Prohibitions have been extended on any disposal of property in eastern Europe linked to troubled businessman Sean Quinn.
A judge at the High Court in Belfast granted continuing injunctions against creditors seeking to wind up a company which owns a Ukranian shopping centre.
A similar order involving another Quinn Group property in Russia was also granted.
It means that injunctions obtained on behalf of the former Anglo Irish Bank last month will remain in place until January 26.
The injunctions relate to a number of firms, including Lyndhurst Development, trading as SA Demesne Investments Ltd, which is based in the British Virgin Islands.
Another of those involved is Galfis Overseas Ltd, based in Belize. The companies are believed to be major creditors of the eastern European business ventures.
Mr Quinn, once Ireland's richest man, declared himself bankrupt in Northern Ireland in November over an alleged £2bn debt to Anglo, now renamed as the Irish Bank Resolution Corporation. IBRC is currently locked in a legal fight to have that move annulled.
Mr Quinn was stripped of control of his manufacturing and insurance business empire last April.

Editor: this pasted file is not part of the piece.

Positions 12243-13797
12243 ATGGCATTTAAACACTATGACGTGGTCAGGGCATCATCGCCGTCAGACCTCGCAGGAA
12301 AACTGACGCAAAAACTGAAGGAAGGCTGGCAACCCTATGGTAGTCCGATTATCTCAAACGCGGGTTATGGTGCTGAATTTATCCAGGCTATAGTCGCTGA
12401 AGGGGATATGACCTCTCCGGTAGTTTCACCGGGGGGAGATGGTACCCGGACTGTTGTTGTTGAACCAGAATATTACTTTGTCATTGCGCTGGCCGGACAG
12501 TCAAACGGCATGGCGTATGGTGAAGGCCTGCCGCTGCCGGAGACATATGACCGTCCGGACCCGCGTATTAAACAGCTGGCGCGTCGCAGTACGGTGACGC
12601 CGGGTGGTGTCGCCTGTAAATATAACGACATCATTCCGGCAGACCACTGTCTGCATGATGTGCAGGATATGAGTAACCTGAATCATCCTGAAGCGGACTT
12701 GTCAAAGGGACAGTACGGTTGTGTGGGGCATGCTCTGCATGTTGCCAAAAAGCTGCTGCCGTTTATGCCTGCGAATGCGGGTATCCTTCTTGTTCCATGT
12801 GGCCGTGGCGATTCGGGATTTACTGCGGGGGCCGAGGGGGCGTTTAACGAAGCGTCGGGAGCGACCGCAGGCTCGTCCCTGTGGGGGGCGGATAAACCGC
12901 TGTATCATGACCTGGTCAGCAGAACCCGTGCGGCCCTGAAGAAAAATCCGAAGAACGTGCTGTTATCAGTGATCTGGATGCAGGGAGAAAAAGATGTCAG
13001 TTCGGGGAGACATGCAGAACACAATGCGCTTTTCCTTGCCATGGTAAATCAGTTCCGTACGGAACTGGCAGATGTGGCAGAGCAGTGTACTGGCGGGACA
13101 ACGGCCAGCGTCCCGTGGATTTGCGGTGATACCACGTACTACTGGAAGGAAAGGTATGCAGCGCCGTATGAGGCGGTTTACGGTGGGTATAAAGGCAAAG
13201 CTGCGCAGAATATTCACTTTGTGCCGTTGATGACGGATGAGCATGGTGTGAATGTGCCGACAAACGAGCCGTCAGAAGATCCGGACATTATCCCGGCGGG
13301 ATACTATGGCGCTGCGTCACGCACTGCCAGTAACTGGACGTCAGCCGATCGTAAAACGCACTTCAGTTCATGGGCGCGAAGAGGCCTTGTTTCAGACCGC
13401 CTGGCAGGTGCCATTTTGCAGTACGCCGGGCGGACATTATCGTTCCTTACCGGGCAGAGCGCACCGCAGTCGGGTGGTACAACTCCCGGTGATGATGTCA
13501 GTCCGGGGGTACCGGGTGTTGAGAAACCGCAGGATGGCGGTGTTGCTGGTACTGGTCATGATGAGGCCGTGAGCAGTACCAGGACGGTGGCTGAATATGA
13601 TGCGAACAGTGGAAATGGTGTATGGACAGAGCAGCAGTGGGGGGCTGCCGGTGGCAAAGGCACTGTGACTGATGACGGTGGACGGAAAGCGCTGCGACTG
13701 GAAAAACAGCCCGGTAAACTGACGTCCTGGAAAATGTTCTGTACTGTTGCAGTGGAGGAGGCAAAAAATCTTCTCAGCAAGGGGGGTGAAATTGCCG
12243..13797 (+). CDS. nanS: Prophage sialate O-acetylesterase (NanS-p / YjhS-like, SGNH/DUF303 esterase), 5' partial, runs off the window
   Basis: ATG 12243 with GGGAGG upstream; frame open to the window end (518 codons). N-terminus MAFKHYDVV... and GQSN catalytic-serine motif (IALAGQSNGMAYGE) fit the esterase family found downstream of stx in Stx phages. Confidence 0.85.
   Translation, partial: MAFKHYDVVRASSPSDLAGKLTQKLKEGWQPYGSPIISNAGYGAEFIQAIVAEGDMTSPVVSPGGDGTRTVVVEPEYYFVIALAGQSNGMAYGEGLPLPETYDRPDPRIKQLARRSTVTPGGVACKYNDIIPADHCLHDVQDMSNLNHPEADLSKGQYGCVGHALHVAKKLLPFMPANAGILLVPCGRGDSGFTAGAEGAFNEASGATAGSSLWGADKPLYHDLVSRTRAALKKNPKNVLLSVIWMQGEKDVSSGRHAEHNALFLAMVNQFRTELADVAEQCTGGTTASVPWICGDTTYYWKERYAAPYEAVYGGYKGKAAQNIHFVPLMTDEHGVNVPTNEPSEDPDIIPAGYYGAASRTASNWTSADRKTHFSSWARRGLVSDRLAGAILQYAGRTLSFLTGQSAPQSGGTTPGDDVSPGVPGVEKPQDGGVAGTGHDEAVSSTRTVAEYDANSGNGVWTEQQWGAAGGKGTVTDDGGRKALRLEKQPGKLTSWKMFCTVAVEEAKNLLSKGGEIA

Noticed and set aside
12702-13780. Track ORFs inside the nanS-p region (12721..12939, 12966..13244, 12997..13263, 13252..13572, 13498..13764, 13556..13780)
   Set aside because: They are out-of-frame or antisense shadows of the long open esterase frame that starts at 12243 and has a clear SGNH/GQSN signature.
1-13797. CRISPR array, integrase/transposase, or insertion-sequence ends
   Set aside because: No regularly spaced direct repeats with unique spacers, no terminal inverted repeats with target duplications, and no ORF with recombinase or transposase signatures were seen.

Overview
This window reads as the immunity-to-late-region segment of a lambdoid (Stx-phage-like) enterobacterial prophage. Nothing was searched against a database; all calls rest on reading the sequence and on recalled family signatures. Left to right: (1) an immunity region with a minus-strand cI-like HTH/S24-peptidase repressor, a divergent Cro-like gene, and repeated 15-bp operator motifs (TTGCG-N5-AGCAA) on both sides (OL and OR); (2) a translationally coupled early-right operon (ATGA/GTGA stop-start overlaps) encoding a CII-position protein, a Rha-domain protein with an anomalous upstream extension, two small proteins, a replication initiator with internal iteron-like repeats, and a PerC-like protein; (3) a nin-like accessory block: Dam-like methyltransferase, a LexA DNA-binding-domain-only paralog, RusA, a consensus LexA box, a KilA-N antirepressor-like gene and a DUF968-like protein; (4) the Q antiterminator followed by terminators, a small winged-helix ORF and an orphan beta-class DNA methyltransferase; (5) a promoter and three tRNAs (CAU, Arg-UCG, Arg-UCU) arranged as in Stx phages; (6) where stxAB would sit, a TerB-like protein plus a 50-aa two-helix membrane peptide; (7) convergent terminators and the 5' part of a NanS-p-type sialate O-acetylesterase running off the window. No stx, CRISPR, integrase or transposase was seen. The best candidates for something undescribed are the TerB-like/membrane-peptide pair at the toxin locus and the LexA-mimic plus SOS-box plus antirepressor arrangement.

A share receiver was appointed to Quinn Finance Holdings, which holds a number of property investments for the family.
It was on behalf of the newly-controlled Quinn Finance that the injunctions were obtained.
They currently prevent Lyndhurst and Galfis from bringing any action over loan agreements associated with the properties in Ukraine and Russia.
The two injunctions state that the defendants are restrained from taking any steps to sell, transfer or deal with any of the assigned loan agreements and/or any judgment of any court arising out of them.
Prohibitions have also been placed on demanding payment or seeking to enforce the agreements, along with any attempt to discharge or pay out money in connection with them.